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2005-11-09 Celtic Tenors sing for Jackie

from the Oakville Beaver
written by Wilma Blokhuis

 

The Celtic Tenors could be Ireland's 'next big thing' following in the footsteps of Bono from U2 fame.

 

The trio, accompanied by a pianist who plays like a one-man band, rock.

 

At the snap of a finger and stroke of a piano key, Niall Morris, James Nelson and Matthew Gilsenan switched from beautifully harmonized ballads to foot- stomping Irish music to Italian operas and traditional mouth music for their third fundraising concert for Wellspring Halton-Peel Cancer Support Centre at the Oakville Centre for the Performing Arts last Wednesday.

 

The Celtic Tenors, and their accompanist, David Munro, delighted their Oakville audience with perhaps the most beautifully performed versions of Caledonia and Danny Boy they've ever heard.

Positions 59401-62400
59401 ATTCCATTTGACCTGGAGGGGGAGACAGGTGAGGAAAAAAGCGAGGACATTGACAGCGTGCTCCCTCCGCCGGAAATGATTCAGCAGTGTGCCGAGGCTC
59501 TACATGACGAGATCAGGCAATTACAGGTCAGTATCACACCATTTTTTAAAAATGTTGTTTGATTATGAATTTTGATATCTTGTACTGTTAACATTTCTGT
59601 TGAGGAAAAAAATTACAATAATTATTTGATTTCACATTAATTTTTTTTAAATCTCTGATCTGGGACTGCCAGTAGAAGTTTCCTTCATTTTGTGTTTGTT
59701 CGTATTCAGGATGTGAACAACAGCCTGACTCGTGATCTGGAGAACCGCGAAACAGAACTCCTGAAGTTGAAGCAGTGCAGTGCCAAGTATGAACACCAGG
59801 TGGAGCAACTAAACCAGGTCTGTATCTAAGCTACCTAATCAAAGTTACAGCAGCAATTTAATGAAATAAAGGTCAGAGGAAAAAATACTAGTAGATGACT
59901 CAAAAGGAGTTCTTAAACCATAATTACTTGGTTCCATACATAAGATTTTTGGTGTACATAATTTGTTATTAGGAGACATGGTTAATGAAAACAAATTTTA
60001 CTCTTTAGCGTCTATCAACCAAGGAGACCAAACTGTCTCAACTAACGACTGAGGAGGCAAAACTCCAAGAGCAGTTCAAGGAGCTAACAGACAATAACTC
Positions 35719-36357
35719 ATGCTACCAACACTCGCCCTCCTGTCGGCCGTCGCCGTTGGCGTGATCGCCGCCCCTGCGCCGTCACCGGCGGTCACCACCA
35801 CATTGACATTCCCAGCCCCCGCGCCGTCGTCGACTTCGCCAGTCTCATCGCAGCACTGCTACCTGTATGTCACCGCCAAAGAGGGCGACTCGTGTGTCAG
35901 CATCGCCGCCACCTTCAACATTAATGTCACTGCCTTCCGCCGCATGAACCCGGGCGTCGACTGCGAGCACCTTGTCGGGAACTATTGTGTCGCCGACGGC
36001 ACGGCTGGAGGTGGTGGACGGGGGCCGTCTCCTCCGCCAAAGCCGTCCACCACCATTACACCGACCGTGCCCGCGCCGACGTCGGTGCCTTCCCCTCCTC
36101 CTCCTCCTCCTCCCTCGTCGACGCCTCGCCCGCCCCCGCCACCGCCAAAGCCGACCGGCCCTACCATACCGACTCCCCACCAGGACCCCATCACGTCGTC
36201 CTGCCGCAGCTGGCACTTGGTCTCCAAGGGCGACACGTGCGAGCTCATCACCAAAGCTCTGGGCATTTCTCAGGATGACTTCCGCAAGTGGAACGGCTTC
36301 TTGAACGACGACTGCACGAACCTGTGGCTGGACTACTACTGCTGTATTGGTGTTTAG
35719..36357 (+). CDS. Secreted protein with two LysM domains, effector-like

They were comfortable on stage wearing black suits and black T-shirts, forcing the audience to look at the expressions on their faces...their expressive eyes and at times, mischievous grins. After the intermission, they reappeared in white open-colored shirts, vests and more formal jackets, and for the encore, they threw off their jackets over the grand piano.

 

The tone for the night was serious commentary followed by beautifully sung harmonies mixed with Irish humour and foot-stomping, hand-clapping 'Irish drinking songs.'

 

"We've recorded with five of the hairiest men in all of Ireland ... Dubliners ... amazing talented guys," said Gilsenan in introducing a song he in jest dubbed The Hairy Rover.